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Research Highlights

Prolonging the Pleasure and Abbreviating the Pain: How Consumers Categorize Experiences

adam alter head shot 2012 article

...these categories are often subjective and malleable. So incidental features of the environment might affect how consumers navigate an experience and how satisfied they are with it.

Insight into how consumers think about undergoing experiences, whether positively or negatively, can help everyone from amusement park operators to retailers and dentists design their marketing and services. Now NYU Stern Associate Marketing Professor Adam Alter and Anuj Shah, a colleague in behavioral science from the University of Chicago’s Booth School of Business, have identified patterns in how people arrange the order of a series of upcoming positive and negative experiences.
 
Previous research has discussed how consumers might focus on savoring individual events or distribute appealing and unappealing events across time to maximize happiness. In “Consuming Experiential Categories,” Professors Alter and Shah, investigated how people scheduled those experiences.
 
The authors examined the different approaches that people adopt when scheduling positive versus negative events drawn from two categories (e.g., eating six delicious chocolates of two types vs. six unappetizing chocolates of two types). They found that when consumers are choosing among positive events, they are reluctant to eliminate experiential categories (e.g., they prefer to alternate between the delicious chocolate types until there’s only one more of each type), but for negative events consumers readily eliminate experiential categories (e.g., they finish all of the unappealing chocolates of one type before moving onto the other type). This seems to happen because eliminating categories creates the sense that they’re progressing through the experience more quickly.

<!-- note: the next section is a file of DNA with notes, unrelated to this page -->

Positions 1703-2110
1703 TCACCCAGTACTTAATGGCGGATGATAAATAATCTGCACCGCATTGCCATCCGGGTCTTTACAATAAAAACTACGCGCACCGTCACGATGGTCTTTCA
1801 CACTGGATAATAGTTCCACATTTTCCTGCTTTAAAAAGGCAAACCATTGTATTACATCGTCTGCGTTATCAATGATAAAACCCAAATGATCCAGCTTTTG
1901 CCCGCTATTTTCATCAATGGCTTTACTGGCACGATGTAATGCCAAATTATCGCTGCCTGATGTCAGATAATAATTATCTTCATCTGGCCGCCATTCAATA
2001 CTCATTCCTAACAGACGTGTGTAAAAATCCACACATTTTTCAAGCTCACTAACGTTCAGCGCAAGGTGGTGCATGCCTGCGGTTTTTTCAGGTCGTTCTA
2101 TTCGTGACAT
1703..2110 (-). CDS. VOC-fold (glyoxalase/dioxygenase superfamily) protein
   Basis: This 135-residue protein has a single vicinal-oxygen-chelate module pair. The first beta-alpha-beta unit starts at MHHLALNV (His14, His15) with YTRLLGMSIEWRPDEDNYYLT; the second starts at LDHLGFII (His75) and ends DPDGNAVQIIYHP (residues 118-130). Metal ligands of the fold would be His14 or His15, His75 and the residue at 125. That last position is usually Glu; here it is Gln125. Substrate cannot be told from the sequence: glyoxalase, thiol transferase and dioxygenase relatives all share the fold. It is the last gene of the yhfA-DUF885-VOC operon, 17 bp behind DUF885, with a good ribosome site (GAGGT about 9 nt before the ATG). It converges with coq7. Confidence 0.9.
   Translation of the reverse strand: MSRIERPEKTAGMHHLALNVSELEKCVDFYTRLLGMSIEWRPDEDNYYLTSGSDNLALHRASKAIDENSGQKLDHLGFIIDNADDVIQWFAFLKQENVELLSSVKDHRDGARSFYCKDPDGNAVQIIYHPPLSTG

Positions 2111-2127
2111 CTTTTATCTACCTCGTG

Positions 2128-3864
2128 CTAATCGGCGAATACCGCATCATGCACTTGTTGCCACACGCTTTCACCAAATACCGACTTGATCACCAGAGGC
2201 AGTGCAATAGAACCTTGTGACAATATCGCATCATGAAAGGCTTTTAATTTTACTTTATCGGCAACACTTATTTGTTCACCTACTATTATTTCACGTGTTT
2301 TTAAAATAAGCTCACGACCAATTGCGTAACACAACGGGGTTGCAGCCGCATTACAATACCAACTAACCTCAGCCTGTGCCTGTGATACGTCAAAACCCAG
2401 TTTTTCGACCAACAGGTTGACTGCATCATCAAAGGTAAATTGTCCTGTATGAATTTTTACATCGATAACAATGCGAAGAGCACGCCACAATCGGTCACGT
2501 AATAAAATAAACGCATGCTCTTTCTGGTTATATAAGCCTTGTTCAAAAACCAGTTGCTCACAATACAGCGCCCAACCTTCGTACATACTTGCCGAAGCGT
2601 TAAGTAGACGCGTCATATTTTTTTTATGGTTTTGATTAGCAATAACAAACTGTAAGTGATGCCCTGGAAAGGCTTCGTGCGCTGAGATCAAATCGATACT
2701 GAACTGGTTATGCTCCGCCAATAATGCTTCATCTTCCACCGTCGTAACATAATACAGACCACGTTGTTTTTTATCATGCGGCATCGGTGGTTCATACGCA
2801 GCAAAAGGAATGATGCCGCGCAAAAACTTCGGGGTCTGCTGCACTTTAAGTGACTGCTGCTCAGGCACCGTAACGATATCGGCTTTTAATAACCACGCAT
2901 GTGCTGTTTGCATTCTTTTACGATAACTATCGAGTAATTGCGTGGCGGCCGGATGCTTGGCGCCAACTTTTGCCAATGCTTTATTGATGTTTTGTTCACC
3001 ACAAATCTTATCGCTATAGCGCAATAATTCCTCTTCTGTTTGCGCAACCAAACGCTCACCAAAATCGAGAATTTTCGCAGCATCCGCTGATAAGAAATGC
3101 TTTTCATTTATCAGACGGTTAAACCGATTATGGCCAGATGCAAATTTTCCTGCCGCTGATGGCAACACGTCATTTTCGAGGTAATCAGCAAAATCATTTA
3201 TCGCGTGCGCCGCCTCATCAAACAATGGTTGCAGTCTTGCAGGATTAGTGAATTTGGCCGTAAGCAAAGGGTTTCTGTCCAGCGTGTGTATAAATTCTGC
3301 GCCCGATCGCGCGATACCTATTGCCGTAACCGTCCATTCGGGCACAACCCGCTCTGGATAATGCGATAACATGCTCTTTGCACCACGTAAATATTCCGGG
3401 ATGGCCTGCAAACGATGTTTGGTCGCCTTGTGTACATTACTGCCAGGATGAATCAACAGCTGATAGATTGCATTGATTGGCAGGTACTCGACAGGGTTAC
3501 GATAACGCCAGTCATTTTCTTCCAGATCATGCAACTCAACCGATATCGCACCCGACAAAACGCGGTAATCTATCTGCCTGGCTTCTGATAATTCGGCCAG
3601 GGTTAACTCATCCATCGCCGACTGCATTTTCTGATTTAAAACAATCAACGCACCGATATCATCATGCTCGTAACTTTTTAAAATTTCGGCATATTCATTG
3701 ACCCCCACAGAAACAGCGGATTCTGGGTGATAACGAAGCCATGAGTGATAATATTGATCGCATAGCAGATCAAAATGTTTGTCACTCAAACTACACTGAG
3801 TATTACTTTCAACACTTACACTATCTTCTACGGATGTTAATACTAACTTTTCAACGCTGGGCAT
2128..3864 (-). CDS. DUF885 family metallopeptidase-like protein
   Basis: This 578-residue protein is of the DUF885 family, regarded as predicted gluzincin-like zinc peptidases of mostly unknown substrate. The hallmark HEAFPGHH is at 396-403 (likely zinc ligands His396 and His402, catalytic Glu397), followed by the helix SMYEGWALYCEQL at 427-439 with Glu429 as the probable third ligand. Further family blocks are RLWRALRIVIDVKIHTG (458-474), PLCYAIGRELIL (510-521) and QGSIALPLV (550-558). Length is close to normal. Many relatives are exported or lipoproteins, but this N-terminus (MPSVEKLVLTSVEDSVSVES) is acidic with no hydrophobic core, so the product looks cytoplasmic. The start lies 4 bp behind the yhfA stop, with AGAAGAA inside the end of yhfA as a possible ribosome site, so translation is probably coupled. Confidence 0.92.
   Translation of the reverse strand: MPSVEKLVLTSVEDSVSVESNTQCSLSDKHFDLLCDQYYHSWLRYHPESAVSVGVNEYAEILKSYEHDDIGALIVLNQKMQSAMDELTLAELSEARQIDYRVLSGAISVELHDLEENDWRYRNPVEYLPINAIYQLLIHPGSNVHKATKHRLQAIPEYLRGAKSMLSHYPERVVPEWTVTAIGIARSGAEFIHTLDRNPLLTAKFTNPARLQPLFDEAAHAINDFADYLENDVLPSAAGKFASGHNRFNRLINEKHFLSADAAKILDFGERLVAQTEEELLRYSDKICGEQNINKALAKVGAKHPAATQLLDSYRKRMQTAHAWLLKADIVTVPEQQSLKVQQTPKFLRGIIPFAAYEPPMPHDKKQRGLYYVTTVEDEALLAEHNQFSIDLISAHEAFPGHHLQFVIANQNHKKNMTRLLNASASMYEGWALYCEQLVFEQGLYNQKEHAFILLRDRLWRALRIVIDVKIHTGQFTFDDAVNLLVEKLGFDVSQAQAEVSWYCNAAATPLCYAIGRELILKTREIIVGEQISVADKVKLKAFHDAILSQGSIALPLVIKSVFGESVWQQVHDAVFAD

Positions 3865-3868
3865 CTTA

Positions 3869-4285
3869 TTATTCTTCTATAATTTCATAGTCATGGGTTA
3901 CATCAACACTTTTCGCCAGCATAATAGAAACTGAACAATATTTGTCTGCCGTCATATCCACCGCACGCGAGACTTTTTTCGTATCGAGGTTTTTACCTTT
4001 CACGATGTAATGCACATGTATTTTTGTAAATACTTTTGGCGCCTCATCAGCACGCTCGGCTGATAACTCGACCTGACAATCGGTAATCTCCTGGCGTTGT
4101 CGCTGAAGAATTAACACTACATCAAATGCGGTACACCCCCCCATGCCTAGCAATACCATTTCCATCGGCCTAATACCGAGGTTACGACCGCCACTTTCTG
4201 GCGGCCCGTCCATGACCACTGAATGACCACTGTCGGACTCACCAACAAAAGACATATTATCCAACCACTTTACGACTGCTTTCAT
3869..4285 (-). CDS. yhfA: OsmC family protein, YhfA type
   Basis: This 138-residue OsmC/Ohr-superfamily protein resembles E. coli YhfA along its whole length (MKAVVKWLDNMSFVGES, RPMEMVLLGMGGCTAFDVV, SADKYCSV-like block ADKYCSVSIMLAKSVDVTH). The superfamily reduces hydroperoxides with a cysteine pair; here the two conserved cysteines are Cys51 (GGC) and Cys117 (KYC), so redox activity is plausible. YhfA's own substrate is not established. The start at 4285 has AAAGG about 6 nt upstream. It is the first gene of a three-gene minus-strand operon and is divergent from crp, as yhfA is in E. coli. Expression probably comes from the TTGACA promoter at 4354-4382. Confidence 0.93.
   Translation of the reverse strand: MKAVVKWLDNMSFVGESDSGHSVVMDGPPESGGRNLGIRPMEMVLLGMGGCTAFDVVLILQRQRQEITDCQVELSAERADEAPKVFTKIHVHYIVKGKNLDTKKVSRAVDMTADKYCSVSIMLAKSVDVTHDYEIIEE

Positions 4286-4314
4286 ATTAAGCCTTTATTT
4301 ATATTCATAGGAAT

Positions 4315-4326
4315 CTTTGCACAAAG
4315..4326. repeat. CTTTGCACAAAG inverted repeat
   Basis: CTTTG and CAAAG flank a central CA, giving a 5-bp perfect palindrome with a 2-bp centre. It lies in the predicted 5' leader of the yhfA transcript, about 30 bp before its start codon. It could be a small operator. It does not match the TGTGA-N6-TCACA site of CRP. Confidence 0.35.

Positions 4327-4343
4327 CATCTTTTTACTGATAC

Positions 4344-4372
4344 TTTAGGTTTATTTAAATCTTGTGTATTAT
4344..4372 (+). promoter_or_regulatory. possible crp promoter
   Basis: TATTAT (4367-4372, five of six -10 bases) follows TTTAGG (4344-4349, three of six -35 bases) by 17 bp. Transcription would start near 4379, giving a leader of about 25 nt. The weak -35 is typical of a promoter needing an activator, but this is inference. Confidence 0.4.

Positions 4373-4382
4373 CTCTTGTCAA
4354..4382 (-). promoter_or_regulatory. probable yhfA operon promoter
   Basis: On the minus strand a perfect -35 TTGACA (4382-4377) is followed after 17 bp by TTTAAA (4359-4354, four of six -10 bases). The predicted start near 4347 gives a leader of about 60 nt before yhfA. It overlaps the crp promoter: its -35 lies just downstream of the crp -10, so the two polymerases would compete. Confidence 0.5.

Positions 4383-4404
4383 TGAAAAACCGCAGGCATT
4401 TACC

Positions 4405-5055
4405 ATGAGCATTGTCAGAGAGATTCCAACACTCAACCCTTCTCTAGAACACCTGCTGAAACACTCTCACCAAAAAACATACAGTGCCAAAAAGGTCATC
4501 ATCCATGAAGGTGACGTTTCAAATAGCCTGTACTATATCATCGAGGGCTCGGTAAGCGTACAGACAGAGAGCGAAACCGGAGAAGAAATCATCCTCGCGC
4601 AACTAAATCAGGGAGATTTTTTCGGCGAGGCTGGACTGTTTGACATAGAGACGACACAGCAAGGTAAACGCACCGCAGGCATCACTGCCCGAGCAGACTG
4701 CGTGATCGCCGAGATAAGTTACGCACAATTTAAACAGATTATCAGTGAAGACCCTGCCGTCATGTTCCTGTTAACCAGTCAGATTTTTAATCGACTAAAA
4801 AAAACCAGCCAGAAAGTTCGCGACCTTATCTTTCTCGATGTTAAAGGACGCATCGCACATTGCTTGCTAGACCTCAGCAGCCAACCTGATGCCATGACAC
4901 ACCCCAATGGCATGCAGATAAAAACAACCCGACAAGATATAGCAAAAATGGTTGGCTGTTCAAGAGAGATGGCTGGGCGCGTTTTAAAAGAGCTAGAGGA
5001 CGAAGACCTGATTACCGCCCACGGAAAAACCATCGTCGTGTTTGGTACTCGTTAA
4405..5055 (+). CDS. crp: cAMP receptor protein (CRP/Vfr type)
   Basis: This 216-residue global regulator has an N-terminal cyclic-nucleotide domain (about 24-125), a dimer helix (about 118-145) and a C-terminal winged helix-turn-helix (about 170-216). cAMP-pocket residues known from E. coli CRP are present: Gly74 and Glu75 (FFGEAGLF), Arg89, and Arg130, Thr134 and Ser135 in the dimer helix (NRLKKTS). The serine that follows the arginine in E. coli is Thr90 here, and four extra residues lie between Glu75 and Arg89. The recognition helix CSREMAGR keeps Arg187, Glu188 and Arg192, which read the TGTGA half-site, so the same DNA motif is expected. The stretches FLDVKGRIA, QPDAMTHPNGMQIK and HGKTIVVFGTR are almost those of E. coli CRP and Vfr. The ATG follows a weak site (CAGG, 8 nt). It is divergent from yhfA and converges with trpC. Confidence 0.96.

Businesses can use this information in various ways, Professor Alter suggests. “Importantly,” he says, “these categories are often subjective and malleable. So incidental features of the environment might affect how consumers navigate an experience and how satisfied they are with it.” If amusement park operators intersperse games and rides throughout the park, a visitor’s experience may seem less fleeting. On the other hand, dentists who separate a procedure into two stages will give their patients a greater sense of progress if they mention the first stage is over before starting the second. And in-store promotions might feel more expansive if they are organized across different departments.

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Adam Alter is an Associate Professor of Marketing with affiliated appointment in the Psychology Department.